I was rather surprised to hear a soft, kittenish mewing as I walked through the park. Sure, I see free-roaming cats around the neighborhood from time to time but I can’t think of a single instance when I’ve spotted one in the park during daylight hours, and I’m in the park at least twice-a-day. As I scanned the underbrush looking for the source, thinking of what I might use to coax a frightened feline to come out, come out, wherever it was, I realized with relief that I wouldn’t have to make a trip to the animal shelter after all. It’s been a long time since I heard a Gray Catbird (Dumetella carolinensis), and never was I more thrilled by a tune in the trees than on that Sunday morning.
Their cat-call (you can hear it at about the 13 second mark in the video above) may be the world’s easiest to recognize… or perhaps it’s the easiest to misinterpret. Still, once you’ve heard that “meow” you won’t wonder another minute how the catbird caught its moniker. Like their relatives, the mockingbirds and thrashers, these birds are able to copy other sounds and string them together to create a clever mash-up. But their signature song isn’t a case of mimicry—its all their own, shared by every member of the species.
Now that my ears have been re-tuned, I’ve been hearing and seeing catbirds all over town. That’s one more reason to be happy this spring, because this species has been in decline recently in some North American regions. You’d never know it here in Saint Louis this year, though, where it sounds to me like entire litters of catbirds are on the prowl.
If not for that distinctive call, you might not even notice these secretive birds. They don’t like to cross open areas so they stick to the thickets and understory, moving in quick hops and short flights through dense vegetation as they search for insects and berries. At first glance, a catbird’s plumage is unremarkable. But look again and you’ll see a perky black cap and tail accessorizing that gray flannel suit. Look even closer and you’ll see a glowing red-orange patch just beneath the tail. That bright flash of pigment always takes me by surprise and makes me laugh—it’s like catching a glimpse of a colorful thong or boxers peeking out of a staid business suit!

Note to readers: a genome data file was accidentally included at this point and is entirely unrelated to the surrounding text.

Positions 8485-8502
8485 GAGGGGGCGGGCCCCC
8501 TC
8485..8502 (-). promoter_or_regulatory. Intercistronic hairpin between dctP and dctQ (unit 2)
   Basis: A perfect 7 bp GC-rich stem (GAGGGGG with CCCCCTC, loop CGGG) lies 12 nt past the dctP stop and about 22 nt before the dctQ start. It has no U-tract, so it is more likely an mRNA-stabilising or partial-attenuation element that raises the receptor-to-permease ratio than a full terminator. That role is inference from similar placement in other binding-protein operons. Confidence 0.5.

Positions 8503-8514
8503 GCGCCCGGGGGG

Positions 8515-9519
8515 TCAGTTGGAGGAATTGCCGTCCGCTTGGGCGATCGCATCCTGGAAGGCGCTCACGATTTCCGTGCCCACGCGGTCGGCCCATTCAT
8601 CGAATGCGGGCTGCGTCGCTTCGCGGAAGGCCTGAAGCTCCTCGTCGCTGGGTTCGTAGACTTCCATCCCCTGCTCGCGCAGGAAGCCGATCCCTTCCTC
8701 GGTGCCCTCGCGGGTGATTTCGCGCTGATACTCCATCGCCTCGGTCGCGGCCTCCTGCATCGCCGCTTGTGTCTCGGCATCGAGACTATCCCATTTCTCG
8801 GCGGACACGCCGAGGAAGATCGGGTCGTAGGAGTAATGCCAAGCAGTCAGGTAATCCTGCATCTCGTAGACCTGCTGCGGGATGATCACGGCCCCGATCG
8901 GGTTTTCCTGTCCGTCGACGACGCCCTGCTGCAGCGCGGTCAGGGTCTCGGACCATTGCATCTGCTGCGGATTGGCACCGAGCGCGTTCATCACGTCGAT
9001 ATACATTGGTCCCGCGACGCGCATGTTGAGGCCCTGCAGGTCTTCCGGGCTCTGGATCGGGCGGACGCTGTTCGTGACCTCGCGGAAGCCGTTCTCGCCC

Kieran J. Lindsey, PhD, is an urban wildlife biologist, writer, and personal assistant to her wire-fox terrier, Dash. Kieran is co-author of Urban Wildlife Management, the first textbook on the subject. Additional wildlife career experiences include: Executive Director of the TWRC wildlife rehabilitation and education center (1997-1999, Houston, TX); former columnist for the Houston Chronicle newspaper (The Urban Jungle, 1998-2001); producer, writer, and host of Wild Things Radio!on KUNM-FM (1999-2001, Albuquerque, NM); Emmy® award-winning documentary producer. Currently, Kieran is Director of Virginia Tech's Online Master of Natural Resources program, Managing Editor of the peer-reviewed Journal of Wildlife Rehabilitation, and blogger at nextdoornature.org. She lives and works in Lafayette Square (because the Internet is amazing).